However, in the developing sleeve subjected to a sandblast treatment, concave/convex portions on the surface of the developing sleeve are abraded with time, thereby deteriorating a developer conveying capability of the developing sleeve. Therefore, a problem of durability of the developing sleeve occurs. Such a problem of durability may be improved by using stainless having high hardness as a material of a developing sleeve or by performing a hardening treatment on a surface of a developing sleeve. However, this results in an increase of cost.

In the case of the groove treatment, materials of a developing sleeve can be aluminum, brass, stainless, conductive resin, etc. In view of cost and accuracy, similarly as in the sandblast treatment, aluminum is generally used as the material of the developing sleeve. When a surface of a developing sleeve made of aluminum is subjected to a groove treatment, an aluminum tube in a shape of sleeve extruded at a high temperature is cooled, and grooves are formed on the surface of the aluminum tube in a shape of sleeve by use of a die. Each of the grooves typically has a cross-section of trapezoid-shape, V-shape, U-shape or the like. The depth of each of the grooves measured from the surface of the developing sleeve is about 0.2 mm. The number of grooves of the developing sleeve having an outer diameter of, for example, 25 mm is typically about 50. In the developing sleeve subjected to a groove treatment, even though the developing sleeve rotates at a high speed, developer is caught in grooves formed on the surface of the developing sleeve, and thereby the slip of the developer on the surface of the developing sleeve is obviated. As compared to the developing sleeve subjected to the sandblast treatment, grooves are not largely abraded even in a long period of use, and the developing sleeve can stably convey the developer.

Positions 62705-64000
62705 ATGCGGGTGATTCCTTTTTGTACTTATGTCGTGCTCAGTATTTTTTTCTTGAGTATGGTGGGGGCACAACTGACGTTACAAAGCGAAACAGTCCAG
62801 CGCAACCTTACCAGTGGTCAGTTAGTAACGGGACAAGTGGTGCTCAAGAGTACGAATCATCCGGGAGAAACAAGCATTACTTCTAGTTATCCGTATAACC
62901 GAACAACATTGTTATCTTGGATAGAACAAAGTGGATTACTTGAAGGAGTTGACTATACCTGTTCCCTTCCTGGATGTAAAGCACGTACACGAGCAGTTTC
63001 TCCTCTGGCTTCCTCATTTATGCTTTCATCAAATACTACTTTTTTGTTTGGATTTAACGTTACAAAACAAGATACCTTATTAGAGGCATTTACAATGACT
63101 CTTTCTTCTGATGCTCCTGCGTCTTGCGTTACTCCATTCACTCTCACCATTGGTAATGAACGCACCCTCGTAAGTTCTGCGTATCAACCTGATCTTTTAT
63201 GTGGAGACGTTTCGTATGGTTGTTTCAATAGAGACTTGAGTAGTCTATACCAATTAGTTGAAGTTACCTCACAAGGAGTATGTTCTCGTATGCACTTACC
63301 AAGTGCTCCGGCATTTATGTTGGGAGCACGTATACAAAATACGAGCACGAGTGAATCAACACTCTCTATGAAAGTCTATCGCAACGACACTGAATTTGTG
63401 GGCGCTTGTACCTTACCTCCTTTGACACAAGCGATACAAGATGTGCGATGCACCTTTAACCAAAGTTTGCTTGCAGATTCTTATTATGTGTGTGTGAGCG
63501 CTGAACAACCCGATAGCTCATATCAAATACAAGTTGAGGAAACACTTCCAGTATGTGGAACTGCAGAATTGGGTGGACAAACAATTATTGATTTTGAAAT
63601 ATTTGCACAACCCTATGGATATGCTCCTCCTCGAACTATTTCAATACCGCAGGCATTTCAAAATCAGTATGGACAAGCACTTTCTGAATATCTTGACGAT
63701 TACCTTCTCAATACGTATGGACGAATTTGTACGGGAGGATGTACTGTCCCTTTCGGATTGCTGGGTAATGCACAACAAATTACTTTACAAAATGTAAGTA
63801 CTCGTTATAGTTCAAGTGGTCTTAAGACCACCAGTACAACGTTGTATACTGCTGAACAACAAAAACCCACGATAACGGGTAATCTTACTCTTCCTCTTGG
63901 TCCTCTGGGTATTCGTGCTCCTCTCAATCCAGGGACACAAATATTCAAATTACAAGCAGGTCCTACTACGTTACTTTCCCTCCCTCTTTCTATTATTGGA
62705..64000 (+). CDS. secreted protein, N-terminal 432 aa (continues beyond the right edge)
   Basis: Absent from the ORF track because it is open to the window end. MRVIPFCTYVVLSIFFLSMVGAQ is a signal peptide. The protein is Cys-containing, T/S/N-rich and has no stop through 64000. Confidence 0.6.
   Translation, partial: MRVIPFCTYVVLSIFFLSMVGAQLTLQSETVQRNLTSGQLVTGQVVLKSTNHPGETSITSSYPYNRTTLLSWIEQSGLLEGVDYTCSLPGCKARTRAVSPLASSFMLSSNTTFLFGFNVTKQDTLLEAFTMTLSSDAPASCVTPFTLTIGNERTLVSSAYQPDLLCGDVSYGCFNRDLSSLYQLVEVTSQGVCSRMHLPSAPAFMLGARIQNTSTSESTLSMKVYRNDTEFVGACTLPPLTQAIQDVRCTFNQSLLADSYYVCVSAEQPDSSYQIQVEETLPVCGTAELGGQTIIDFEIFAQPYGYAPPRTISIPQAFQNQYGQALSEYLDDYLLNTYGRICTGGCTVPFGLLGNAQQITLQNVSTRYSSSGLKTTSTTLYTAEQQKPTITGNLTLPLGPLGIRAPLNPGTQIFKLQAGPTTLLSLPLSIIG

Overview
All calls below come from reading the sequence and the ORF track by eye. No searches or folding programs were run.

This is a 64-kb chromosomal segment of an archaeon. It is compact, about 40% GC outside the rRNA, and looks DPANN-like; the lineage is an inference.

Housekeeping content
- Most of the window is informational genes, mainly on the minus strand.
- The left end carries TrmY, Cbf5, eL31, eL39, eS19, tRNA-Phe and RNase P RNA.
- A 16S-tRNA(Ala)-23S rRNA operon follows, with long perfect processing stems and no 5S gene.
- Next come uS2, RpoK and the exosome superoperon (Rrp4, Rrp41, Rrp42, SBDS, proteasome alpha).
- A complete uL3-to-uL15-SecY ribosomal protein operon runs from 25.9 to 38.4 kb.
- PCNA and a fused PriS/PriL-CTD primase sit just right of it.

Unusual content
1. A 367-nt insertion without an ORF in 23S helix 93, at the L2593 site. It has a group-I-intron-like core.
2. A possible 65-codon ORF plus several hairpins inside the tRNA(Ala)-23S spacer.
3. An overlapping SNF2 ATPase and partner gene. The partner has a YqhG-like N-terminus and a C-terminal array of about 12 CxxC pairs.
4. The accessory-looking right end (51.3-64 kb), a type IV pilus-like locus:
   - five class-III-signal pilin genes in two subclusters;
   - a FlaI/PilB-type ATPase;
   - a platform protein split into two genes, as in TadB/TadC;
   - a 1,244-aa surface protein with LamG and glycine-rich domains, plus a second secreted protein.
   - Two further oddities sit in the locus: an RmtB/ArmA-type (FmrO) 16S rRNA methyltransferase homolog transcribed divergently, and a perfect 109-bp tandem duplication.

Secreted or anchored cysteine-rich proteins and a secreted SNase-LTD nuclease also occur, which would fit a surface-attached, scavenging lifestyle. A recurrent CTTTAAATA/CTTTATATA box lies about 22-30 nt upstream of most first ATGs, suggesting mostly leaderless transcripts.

However, in the developing sleeve subjected to the above-described groove treatment, periodical variations in an image density caused by grooves, that is, an uneven density in a form of a groove pitch typically (hereafter simply referred to as a “groove pitch-like uneven density”) occurs. Generally, as a depth of groove increases, the developer conveying capability of a developing sleeve enhances, but the groove pitch-like uneven density tends to occur. On the other hand, as a depth of groove decreases, the groove pitch-like uneven density does not tend to occur, but the developer conveying capability of a developing sleeve deteriorates. Especially, recently, as image reproducibility has been improved due to the enhanced image forming technique of development using small-particulate toner and carrier and of development by a developing device in which an image carrier and a developer carrier are provided close to each other, the groove pitch-like uneven density tends to occur.